Theatre Rhinoceros

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Lavender Rhino logo created by Bernie Boyle in the 1970s for Theater Rhinoceros

Theatre Rhinoceros or Theatre Rhino is a gay and lesbian theatre based in San Francisco. It was founded in the spring of 1977 by Lanny Baugniet (who became the theater's General Manager) and his partner Allan B. Estes, Jr. (who became the theater's Artistic Director). It is a non-profit theater company dedicated to the production of plays by and about gay and lesbian people.

Theatre Rhinoceros is the first gay theater company to employ actors under a professional seasonal agreement. The company was recognized by the California State Assembly on its twenty-fifth anniversary and again as a pioneering organization at the twenty-fifth anniversary remembrance of assassinated San Francisco Supervisor Harvey Milk.

History[edit]

Their first production, mounted in August 1977, was Lanford Wilson's The Madness of Lady Bright, at the Gay Community Center (then located at 330 Grove Street in San Francisco, now the site of the Performing Arts Parking Garage), produced by Baugniet, and directed by Estes. That first season continued with Gays at Play, Stone Rhino, Gayhem, and David Guerdon's The Laundry, directed by Baugniet. The operating budget for that first year was $3,900 — an amount which doubled every year for the company's first seven years of operation to $250,000 for its 1983-1984 season.

1978-1979 season[edit]

The 1978-1979 season opened with a revamping of Gays at Play, which consisted of LeRoi Jones' The Baptism (directed by Estes) and Fred Puliafito's Para de Noya (directed by Baugniet) — but it was the monumental success of the next production, Doric Wilson's West Street Gang (performed at the South of Market leather bar The Black & Blue), that won the company's first Cable Car Award and enabled the company to establish residence in its first home at the Goodman Building at 1115 Geary Street. The season concluded with Male Rites, which included C.D. Arnold's Downtown Local, Robert Chesley's Hell, I Love You, Lanford Wilson's The Great Nebula in Orion, and Cal Yeomans's Richmond Jim, which production also toured to New York.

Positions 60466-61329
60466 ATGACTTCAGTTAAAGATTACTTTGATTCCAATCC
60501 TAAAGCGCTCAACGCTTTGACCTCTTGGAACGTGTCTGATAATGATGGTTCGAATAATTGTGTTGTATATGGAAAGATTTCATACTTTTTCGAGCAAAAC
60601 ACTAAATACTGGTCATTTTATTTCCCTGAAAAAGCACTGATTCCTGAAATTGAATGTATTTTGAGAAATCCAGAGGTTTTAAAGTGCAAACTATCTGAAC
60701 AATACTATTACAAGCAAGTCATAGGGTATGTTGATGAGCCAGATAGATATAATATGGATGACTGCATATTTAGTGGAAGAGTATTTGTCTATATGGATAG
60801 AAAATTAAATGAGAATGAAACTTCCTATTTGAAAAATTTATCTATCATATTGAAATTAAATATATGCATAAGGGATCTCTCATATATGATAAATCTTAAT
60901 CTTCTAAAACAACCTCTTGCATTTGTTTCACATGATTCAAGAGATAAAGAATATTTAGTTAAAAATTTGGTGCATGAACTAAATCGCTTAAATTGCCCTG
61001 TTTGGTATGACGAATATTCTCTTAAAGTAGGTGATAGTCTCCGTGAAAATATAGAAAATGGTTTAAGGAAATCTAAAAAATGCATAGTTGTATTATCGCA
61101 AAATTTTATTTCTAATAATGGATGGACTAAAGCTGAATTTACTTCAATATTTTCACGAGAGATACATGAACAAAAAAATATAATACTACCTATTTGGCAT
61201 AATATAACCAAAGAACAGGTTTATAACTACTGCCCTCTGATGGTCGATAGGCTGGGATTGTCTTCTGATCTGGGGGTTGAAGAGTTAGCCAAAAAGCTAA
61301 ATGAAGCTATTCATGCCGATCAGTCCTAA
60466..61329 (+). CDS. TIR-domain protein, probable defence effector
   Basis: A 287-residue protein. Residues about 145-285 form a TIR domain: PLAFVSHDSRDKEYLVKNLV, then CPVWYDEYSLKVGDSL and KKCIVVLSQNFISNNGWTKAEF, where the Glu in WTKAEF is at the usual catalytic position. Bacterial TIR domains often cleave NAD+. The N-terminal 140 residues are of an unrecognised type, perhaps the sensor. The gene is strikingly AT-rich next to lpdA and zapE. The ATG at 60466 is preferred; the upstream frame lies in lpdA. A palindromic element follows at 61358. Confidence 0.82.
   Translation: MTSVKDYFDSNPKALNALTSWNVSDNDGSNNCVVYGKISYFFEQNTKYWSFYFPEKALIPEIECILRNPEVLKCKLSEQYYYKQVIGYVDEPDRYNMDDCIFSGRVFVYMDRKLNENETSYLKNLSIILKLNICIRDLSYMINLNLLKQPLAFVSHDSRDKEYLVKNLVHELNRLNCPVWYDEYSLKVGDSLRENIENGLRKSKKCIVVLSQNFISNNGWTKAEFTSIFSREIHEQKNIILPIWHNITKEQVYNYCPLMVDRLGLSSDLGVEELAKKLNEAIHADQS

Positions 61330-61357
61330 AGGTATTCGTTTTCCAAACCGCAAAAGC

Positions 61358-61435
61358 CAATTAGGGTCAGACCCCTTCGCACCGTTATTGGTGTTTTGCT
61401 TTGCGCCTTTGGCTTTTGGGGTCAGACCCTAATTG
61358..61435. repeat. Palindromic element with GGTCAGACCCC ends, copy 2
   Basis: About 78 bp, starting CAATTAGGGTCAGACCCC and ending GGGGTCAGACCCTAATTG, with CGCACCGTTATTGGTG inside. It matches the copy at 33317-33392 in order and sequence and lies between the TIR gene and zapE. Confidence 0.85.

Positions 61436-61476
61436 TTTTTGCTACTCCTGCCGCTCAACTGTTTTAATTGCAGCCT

1979-1980 season[edit]

The 1979-1980 season was dedicated to a festival of plays by Robert Patrick which included See Other Side, Fred and Harold, The Loves of the Artists, Haunted Host, Kennedy's Children, T-Shirts, and My Cup Ranneth Over. The season concluded with Doric Wilson's A Perfect Relationship. By this time, Baugniet had written successful grants for the fledgling theater company from the City & County of San Francisco, the California Arts Council, and the National Endowment for the Arts, and he had formulated a successful subscription campaign that was second only in numbers to the American Conservatory Theater in the San Francisco Bay Area.

1980-1981 season[edit]

The 1980-1981 season consisted of Doric Wilson's Forever After, Joel Schwartz's Power Lines, Noel Grieg's The Dear Love of Comrades, Harvey Fierstein's The International Stud, Victor Bumbalo's Kitchen Duty and American Coffee, and Arch Brown's News Boy. Theatre Rhinoceros also opened its studio theater during this season with Cal Yeomans' The Line Forms to the Rear and Dan Curzon's Beer and Rhubarb Pie, and hired its third full-time employee, Raleigh Waugh, as Technical Director.

1981-1982 season[edit]

The 1981-1982 season opened with C.D. Arnold's Dinosaurs, the final production at the Goodman Building, after which the company moved into its quarters at the Redstone Building at 2926 16th Street, where it remains to this day. The inaugural productions in the company's new theatre were Harvey Fierstein's Fugue in a Nursery on the main stage and Robert Chesley's Stray Dog Story in the studio. The remaining main stage productions for that year were George Birimisa's Pogey Bait, Doric Wilson's Street Theater, Noël Coward's Design for Living, and a revival of T-Shirts.

1982-1983 season[edit]

The 1982-1983 main stage season consisted of Robert Graham's Sins of the Father, Jane Chambers' My Blue Heaven, Arthur Laurents' The Enclave, Victor Bumbalo's Niagara Falls, C.D. Arnold's King of the Crystal Palace (one of the first produced plays to deal with AIDS), and a revival of A Perfect Relationship.

1983-1984 season[edit]

The 1983-1984 main stage season included Bill Russell's Fortune, Tennessee Williams' Vieux Carré, Jane Chambers' A Late Snow, Richard Benner's Crystal Blaze, Adele Prandini's Safe Light, Lanford Wilson's 5th of July (it was during the run of this play that Estes died of AIDS), and Richard Gray's Bad Drama.